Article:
So today, I call upon this new paradigm to guide my process.  I embrace the idea that my happiness is invested in bringing this project to fruition, but it is the process that will bring me joy, not the outcome.  All too often as writers, we attach ourselves to outcomes over which we have no control.  And then we wonder why we get disappointed when the final ‘product’ fails to perform in the marketplace??  That is madness disguised as a industrial business model.

Today, I write for myself.  I write to express my own unique interpretation of the world.  I do not write to create product, I write to create an outlet for my spirit in all its unique glory.

Why are you writing?  Is it time for you to shift your paradigm?  Leave a comment, I would love to hear from you.

How to start a novel?

How to start a novel? 

The million dollar question….  I think in the past I would have been rather methodical about he whole thing.  I would have planned each chapter and a word count, created a writing schedule and stuck to it.  I would have banged out the words to get the quota.

After all, we are all trained to work like machines and unfortunately we are often told that writing is no different.  Bum on the seat, fingers poised, stopwatch on and off you go.

photo credit: lucidtech via photopin cc

photo credit: lucidtech via photopin cc

I am sure that such a mechanistic model is very effective.  Just like I am sure that SMART goals work and that going to the gym on a regular basis will get your body in shape.  These are all proven methods.  They produce results.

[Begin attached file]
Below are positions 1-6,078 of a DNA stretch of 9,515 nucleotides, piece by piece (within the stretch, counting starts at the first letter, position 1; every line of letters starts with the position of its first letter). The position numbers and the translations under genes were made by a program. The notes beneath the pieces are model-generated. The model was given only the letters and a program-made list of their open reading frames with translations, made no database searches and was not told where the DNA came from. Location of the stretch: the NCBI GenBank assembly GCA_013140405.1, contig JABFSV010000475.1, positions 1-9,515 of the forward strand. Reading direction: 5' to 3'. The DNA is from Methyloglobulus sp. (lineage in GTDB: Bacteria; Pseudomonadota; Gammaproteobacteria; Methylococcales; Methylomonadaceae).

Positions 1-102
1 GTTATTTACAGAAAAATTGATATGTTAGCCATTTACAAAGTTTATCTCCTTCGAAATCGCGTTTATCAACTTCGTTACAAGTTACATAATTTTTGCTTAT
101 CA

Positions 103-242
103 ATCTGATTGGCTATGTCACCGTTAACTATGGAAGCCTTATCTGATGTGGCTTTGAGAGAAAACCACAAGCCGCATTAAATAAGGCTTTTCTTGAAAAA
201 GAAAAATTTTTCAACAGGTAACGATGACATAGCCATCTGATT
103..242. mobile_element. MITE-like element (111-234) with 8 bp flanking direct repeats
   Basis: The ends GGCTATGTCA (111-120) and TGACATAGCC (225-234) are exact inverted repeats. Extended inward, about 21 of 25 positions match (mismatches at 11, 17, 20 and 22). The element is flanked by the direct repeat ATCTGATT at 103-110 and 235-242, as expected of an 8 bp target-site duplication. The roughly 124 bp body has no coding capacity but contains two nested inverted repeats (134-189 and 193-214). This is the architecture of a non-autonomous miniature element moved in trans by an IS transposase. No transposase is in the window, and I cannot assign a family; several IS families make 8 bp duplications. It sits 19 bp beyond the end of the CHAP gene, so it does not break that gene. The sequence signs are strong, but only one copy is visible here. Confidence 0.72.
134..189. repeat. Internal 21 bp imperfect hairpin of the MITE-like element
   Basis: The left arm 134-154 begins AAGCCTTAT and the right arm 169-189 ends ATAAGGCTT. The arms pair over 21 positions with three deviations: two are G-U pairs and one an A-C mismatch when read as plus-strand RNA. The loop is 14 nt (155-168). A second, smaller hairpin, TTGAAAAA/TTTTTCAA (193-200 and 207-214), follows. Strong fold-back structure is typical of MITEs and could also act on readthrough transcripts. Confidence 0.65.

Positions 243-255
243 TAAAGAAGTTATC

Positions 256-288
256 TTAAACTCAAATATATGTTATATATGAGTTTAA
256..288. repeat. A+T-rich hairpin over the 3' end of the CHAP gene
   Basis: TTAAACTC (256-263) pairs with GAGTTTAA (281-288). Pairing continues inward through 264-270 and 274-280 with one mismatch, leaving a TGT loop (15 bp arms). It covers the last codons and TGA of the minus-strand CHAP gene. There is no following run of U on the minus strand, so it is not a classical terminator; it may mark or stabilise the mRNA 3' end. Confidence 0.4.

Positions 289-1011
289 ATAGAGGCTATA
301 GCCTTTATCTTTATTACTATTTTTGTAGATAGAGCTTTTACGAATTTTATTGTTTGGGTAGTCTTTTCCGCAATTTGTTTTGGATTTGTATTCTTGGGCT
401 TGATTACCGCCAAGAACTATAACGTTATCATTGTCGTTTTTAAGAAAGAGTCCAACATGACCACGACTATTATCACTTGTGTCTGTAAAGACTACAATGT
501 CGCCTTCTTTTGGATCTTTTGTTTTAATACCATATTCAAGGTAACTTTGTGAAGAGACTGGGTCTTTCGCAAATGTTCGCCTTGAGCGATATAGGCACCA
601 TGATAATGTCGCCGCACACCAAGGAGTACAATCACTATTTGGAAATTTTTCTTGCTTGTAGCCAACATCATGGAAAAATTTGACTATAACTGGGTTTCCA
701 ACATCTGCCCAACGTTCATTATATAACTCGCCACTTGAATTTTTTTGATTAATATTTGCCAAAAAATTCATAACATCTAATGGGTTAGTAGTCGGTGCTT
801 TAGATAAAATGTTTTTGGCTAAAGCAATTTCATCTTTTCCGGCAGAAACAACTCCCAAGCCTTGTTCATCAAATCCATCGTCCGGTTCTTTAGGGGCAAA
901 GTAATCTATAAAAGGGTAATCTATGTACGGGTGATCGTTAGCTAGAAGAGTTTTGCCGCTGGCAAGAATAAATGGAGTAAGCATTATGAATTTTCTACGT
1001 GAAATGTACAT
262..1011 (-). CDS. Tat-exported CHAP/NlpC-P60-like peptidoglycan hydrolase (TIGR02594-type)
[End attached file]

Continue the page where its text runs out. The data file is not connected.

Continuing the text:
But

I am so tired of being SMART.  I am exhausted by the punishing targets that I am setting for myself.  I have realized that as a boss of myself, I am a real BITCH.

So for this new novel, this first proper novel, I am choosing a new way.

I am retreating into my dream space.

I am resting and allowing the story to come to me.  Like a wild animal, my story needs to learn to trust me and in order for that to happen, I need to trust myself.

photo credit: lanuiop via photopin cc

photo credit: lanuiop via photopin cc

I need to rest into my writer intuition.  I need to trust that I have all it takes to tell this story.

Now, instead of thinking of plotting as Stage one of a project, I am retreating into the dreams.  Allowing the fragments of my story to drift to me, piece by piece.

I have set no words to these little pieces of ephemera.  I record them as they come in my trusty Moleskine.  I cut out pictures or pin them to my Novel Inspiration board.

I am trusting this new process.  It does seem rather right-brain and just a little bit dippy but, you know what, I am LOVING it.

Today why not join me in making a writer’s pledge to give your story the space to come to you.

Sit in the clearing of your imagination and allow your characters and their lives to creep out from the shadows and feed from your hand.

Here’s to intuition my friends.

What is your process for starting a novel?  Are you a planner or a dreamer?  Leave a comment I would love to know…

Juliette